It is unfathomable how the Doug Ford government can set the stage for more alcohol consumption in Ontario, then ignore the social consequences of drinking and its larger impact on society. In a way, last week’s provincial budget was more about drinking than about any fiscal policy designed to balance the budget or spur economic growth.
A slew of changes unveiled in the budget would see bars, restaurants and golf courses selling alcohol from 9 a.m. on, instead of 11 a.m. Municipalities would also be empowered to make rules allowing drinking in public parks such as Andrew Haydon Park, Britannia Park or Walter Baker Park. (City regulations now allow drinking on city property under special permit). Rules would also be loosened to permit licensed establishments to more easily advertise “happy hour” promotions, and wineries, distilleries and breweries would have more freedom to sell drinks on their premises. And of course, there is legal tailgating, coming to a sports stadium or arena near you.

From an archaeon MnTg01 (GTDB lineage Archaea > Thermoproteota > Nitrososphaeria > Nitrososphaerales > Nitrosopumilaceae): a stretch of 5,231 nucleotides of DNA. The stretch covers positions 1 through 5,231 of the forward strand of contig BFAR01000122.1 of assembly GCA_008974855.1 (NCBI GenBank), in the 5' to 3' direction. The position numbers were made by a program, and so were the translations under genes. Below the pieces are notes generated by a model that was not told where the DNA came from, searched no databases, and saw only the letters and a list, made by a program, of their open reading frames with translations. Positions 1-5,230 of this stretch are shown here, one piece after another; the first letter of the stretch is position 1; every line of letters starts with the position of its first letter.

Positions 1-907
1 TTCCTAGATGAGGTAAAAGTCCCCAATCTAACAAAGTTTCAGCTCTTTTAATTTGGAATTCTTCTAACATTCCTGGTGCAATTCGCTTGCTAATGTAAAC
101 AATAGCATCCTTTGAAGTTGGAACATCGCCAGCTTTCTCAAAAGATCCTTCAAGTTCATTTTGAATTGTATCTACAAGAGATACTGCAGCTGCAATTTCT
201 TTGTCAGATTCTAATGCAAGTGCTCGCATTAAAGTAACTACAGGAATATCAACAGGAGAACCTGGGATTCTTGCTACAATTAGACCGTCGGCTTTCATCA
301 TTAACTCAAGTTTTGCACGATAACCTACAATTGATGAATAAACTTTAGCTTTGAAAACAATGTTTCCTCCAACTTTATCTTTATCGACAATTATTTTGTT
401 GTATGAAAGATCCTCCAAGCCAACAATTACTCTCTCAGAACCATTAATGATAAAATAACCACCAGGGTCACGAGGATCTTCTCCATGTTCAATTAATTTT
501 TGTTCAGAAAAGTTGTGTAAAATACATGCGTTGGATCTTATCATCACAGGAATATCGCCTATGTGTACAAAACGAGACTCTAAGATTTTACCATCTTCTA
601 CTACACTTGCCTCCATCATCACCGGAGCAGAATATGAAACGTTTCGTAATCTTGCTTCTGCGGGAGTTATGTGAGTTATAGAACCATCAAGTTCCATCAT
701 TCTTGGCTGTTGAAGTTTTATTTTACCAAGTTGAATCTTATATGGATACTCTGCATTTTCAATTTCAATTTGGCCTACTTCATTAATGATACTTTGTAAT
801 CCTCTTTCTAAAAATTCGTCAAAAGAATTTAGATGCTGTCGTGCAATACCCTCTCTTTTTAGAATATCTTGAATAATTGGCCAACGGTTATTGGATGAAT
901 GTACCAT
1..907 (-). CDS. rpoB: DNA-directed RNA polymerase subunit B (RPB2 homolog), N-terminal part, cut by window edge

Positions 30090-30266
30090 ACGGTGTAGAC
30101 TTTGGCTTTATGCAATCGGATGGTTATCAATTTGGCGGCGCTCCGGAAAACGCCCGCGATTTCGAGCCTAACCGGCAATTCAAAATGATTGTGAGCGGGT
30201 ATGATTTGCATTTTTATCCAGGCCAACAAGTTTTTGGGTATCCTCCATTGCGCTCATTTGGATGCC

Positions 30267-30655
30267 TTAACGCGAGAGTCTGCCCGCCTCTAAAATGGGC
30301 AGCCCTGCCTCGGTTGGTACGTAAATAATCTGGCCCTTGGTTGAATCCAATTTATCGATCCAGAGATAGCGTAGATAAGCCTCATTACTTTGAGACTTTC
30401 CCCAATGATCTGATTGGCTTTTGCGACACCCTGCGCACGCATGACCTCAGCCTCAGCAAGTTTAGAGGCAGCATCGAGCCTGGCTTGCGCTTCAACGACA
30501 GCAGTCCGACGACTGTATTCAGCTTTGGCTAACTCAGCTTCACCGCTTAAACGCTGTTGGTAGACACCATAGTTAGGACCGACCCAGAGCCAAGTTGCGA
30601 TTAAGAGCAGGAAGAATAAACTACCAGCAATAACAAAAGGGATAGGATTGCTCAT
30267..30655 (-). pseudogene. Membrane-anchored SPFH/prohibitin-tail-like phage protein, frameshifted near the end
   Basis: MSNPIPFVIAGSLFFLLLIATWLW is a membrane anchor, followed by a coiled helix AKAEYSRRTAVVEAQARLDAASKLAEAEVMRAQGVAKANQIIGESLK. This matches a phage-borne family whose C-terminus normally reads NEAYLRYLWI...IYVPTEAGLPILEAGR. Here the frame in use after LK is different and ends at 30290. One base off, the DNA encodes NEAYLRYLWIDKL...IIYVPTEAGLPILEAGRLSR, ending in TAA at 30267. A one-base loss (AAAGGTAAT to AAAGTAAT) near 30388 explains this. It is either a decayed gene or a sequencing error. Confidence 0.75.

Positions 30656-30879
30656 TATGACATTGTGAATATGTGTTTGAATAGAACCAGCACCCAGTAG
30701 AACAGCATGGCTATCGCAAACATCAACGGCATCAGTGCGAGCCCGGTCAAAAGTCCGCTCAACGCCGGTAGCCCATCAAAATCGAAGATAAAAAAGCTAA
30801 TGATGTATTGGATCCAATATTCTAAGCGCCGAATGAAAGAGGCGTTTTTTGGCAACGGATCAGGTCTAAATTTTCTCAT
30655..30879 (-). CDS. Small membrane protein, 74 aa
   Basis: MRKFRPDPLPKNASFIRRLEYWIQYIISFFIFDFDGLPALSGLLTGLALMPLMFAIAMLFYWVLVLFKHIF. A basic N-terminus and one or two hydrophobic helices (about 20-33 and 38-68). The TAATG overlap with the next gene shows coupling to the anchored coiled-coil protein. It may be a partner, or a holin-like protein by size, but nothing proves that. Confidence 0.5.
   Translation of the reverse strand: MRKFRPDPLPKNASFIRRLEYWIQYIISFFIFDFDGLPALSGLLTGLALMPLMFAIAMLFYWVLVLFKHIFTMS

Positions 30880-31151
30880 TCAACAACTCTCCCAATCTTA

“The cornerstone of putting people first is consumer choice and convenience,” says Finance Minister Vic Fedeli. “This is why our government is taking steps to modernize the way we sell, distribute and consume alcohol in Ontario.”
It’s nice for the Ford government to talk about choice and convenience, but what about social responsibility? Policies have consequences and it is wrong for the government to open the taps, then just shrug off the grievous harm alcohol does to many of our fellow citizens – and society.
Policies have consequences and it is wrong for the government to open the taps, then just shrug off the grievous harm alcohol does to many of our fellow citizens – and society.
About 17 per cent of Ontarians self-identify as heavy drinkers, one of the lowest rates among the provinces, but still too high for comfort. Hardly a day passes without someone being killed or severely injured by a drunk driver. According to Mothers Against Drunk Driving (MADD), up to four Canadians are killed everyday in alcohol- or drug-related vehicle crashes. Annually, between 1,250 and 1,500 people are killed and more than 63,000 injured from drunk-driving crashes.
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